Not only are my movie reviews returning this weekend, but so, too, is Johnny Depp’s acting career, if Black Mass is any indication.
That’s not to say Depp has been absent from acting for any extended period of time–on the contrary, Depp has been quite prolific within the past decade or so. But take a quick glance at his last few high profile films and you’ll find critical and financial disasters: Mortdecai, Transcendence, The Lone Ranger, and Dark Shadows, among them. That’s not to say that these films’ failures were the fault of Depp, but I’d like to highlight that of those films, only Transcendence‘s reviews did not highlight Depp’s acting for criticism. There were many, including myself, who began to wonder just what had happened to Johnny Depp. When, we collectively wondered, would he return to real acting?
Then the trailer for Black Mass dropped, and hope emerged:
Black Mass succeeds largely based on its performances, and there’s no bigger performance here than Depp’s turn as the infamous Southie kingpin James “Whitey” Bulger. The makeup department for the film deserves a heaping of praise for Depp’s physical transformation, which enormously helps sell him in the role. But Depp’s ownership of the role goes beyond that. He’s mesmerizing, truly. And, might I add, he’s actually scary, too. Depp’s Bulger evokes memories of classic horror monsters. His sneers, his stares, his physical weight… all of it is menacing.
Opposite Depp is Joel Edgerton as John Connolly, the FBI agent who initiates the “alliance” between Bulger’s Winter Hill Gang and the FBI. An argument could be made that Black Mass isn’t Bulger’s film, but Connolly’s: the somewhat tragic fall of a man overcome with ambition, voluntarily blinded to the truth of his childhood friend. As such, Edgerton’s performance is just as important, if not more important, than Depp’s, and I have to say, he nails it. Connolly’s rise and fall could be portrayed in an entirely different light–a more corrupt one, so to speak. But Edgerton plays Connolly as man who believes he’s doing the right thing. He seems himself as the hero, working with his friend Bulger to eliminate the Mafia, whom he views as the real villain on the streets. It’s smarter to play Connolly as this white collar straight man, as almost a pet to Bulger, rather than a partner or equal.
Black Mass has a huge ensemble cast, and it’s easy to lose everyone in the crowd. Bulger’s senator brother, Billy, is played by Benedict Cumberbatch. His scenes with Depp are few and far between, which is a shame. Their few moments together are interesting. I could have used more of them. On the FBI side of things, we’ve got Kevin Bacon, Adam Scott, Corey Stoll, and David Harbour. (Note: Adam Scott’s mustache is outrageous in the best way possible.) The Winter Hill gang is filled out by Jesse Plemons, Roy Cochrane, and W. Earl Brown. Everyone is used effectively.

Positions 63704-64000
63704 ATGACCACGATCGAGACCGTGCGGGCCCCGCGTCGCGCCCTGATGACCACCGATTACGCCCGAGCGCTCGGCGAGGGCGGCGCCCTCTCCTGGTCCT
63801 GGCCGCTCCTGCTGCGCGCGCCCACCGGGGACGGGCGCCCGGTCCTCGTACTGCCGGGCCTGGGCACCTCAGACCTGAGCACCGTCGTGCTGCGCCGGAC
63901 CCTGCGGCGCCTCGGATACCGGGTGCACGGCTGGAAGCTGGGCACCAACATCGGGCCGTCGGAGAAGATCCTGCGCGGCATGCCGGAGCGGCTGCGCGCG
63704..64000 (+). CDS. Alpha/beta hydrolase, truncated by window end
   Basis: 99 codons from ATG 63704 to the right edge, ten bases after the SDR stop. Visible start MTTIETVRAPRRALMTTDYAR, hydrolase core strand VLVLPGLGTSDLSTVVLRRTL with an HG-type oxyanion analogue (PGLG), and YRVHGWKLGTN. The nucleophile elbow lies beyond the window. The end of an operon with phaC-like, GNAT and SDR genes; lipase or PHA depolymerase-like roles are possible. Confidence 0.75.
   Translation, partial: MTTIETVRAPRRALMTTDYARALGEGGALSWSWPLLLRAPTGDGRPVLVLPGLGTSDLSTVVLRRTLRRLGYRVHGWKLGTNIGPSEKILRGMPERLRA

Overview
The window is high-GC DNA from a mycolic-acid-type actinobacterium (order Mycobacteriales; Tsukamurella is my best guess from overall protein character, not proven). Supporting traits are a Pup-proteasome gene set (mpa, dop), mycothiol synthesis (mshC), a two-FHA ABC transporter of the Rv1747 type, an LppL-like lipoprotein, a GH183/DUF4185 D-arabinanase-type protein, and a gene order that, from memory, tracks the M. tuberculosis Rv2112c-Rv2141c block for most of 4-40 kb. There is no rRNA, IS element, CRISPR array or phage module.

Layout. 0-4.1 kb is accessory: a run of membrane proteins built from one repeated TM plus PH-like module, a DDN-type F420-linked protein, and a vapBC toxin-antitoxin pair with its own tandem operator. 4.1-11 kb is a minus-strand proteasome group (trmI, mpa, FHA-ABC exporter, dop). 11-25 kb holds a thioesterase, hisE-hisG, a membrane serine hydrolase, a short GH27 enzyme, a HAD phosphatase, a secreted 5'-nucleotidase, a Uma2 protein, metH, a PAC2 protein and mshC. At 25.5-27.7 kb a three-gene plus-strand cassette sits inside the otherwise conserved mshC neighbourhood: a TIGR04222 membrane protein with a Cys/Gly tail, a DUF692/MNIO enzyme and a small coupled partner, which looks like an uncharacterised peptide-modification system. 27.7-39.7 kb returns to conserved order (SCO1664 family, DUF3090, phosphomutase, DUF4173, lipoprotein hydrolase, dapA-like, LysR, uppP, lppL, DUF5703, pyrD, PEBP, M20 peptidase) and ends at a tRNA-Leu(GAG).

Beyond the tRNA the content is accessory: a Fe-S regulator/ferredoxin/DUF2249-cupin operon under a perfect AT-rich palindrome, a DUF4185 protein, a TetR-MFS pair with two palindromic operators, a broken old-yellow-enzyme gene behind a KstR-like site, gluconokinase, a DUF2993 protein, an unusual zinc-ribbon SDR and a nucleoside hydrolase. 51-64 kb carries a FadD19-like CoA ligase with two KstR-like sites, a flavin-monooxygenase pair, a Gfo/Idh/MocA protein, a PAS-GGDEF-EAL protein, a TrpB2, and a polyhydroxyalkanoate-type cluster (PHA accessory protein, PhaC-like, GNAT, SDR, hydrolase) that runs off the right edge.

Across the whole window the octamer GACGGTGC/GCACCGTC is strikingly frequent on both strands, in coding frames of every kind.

I’ve gone on at length about the cast first because Black Mass is the kind of movie where the cast will make or break it. We’re looking at a dialogue/exposition heavy movie, with very little action. We spend a lot of time with this large cast, and they’re the reason we get invested at all. I say that because for much of the film’s runtime, not a whole lot happens.
I guess I should clarify about the action. I stand by that thought, but I have to point out: for a movie with so little action, the body count is extremely high. It’s a miracle if ten minutes goes by without someone getting brutally shot in the head or strangled. These murders are displayed without restraint. Some of them are graphic, most are not.
The violence in the movie might be viewed as necessary. I’ll not argue against it. This is a movie about a violent, possibly deranged criminal. Violence is in the cards. Where I find the need to levy some criticism is in how the violence plays out. For about 75% of these murders, the film operates with a will-he-won’t-he mentality. Whenever Bulger is with someone who may have fucked up, we’re left wondering if he’s gonna kill them or not. It’s a good way to build tension and create drama for the first half of the movie. However, by the last hour, audiences should have a grasp on what Whitey Bulger is all about, so the scenes before the murders that are meant to rack up tension instead feel like wasted screentime. The violence should be shocking, but instead becomes a little boring.
Black Mass is compelling, though. Like any gangster movie, the film comes alive in scenes where all the bad guys are together doing nothing but shooting the shit. Dinners, barbeques, etc. The FBI’s role in the movie is probably the most interesting for me. The film hinges on their tenuous alliance with Bulger. There are plenty of moments in the movie that left me in awe, wondering how all of this actually happened, how the FBI let this happen. Black Mass is worth it for the history on display alone.
My score: B+